AT&T deploys small cell solution in San Francisco; acquires mmWave spectrum firm

1 Feb 2017

US telecoms giant AT&T has confirmed that it has started deploying small cells using Centralised RAN (C-RAN) architecture in the city of San Francisco. The small cells will chiefly be installed on light posts and other infrastructure in the urban core of the city. The deployment, which will be replicated in other cities across the country, has been designed to densify the telco’s network and lay the groundwork for 5G and beyond. AT&T’s press release notes: ‘Storing the brains of hundreds of towers and small cells in one place lets engineers add capacity and improve efficiency for hundreds of cell sites quickly and simultaneously.’

In a parallel development AT&T has announced that it has entered into an agreement to acquire San Francisco-based FiberTower Corporation, and its mmWave spectrum rights, to assist in the execution of its ‘5G Evolution’ vision. According to FiberTower, it holds ‘prime wide-area licensed millimetre band spectrum … in the 24GHz and 39GHz bands’. The company was founded in March 2014 and currently offers spectrum leases and backhaul services to wireless carriers.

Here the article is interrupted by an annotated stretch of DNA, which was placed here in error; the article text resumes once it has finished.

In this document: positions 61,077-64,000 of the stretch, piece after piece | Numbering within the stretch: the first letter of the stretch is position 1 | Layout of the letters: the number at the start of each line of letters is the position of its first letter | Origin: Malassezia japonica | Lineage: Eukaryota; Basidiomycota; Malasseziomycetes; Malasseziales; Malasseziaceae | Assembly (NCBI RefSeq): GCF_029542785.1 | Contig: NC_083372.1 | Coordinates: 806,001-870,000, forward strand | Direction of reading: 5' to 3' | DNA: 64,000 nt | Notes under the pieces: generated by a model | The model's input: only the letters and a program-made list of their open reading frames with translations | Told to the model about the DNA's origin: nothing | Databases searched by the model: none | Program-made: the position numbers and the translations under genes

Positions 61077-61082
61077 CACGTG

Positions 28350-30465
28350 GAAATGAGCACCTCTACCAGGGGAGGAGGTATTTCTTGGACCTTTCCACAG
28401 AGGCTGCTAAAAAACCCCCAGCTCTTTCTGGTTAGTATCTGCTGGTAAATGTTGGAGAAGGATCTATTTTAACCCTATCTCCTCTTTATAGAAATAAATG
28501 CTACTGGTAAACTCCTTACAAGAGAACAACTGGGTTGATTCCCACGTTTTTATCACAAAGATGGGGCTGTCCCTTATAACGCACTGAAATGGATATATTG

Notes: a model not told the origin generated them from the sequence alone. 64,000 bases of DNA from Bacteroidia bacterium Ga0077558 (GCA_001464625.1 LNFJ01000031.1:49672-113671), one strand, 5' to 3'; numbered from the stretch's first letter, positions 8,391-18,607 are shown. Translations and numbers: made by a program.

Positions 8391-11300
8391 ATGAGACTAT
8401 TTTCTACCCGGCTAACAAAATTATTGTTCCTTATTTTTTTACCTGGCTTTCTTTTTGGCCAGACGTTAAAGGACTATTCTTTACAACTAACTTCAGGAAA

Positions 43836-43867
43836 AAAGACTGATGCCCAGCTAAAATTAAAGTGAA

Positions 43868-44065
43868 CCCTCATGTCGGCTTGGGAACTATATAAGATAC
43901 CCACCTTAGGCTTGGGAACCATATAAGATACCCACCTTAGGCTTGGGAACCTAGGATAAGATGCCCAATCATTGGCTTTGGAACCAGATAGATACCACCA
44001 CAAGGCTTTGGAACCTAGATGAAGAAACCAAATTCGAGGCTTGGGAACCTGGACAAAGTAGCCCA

Finally, AT&T has confirmed that it is in advanced discussions with power companies and others to trial its new Project AirGig initiative in at least two locations by the autumn. One location will be in the US with others to be determined in the coming months. The telco notes that it has experimented with the patented broadband-over-power lines (BPL) technology at its outdoor facility for some time with positive results. As previously reported by TeleGeography’s CommsUpdate, the ‘transformative technology’ – which was developed by the telco’s AT&T Labs division – could potentially deliver low-cost, multi-Gigabit wireless internet speeds using power lines.

United States, AT&T, AT&T Communications, FiberTower Corporation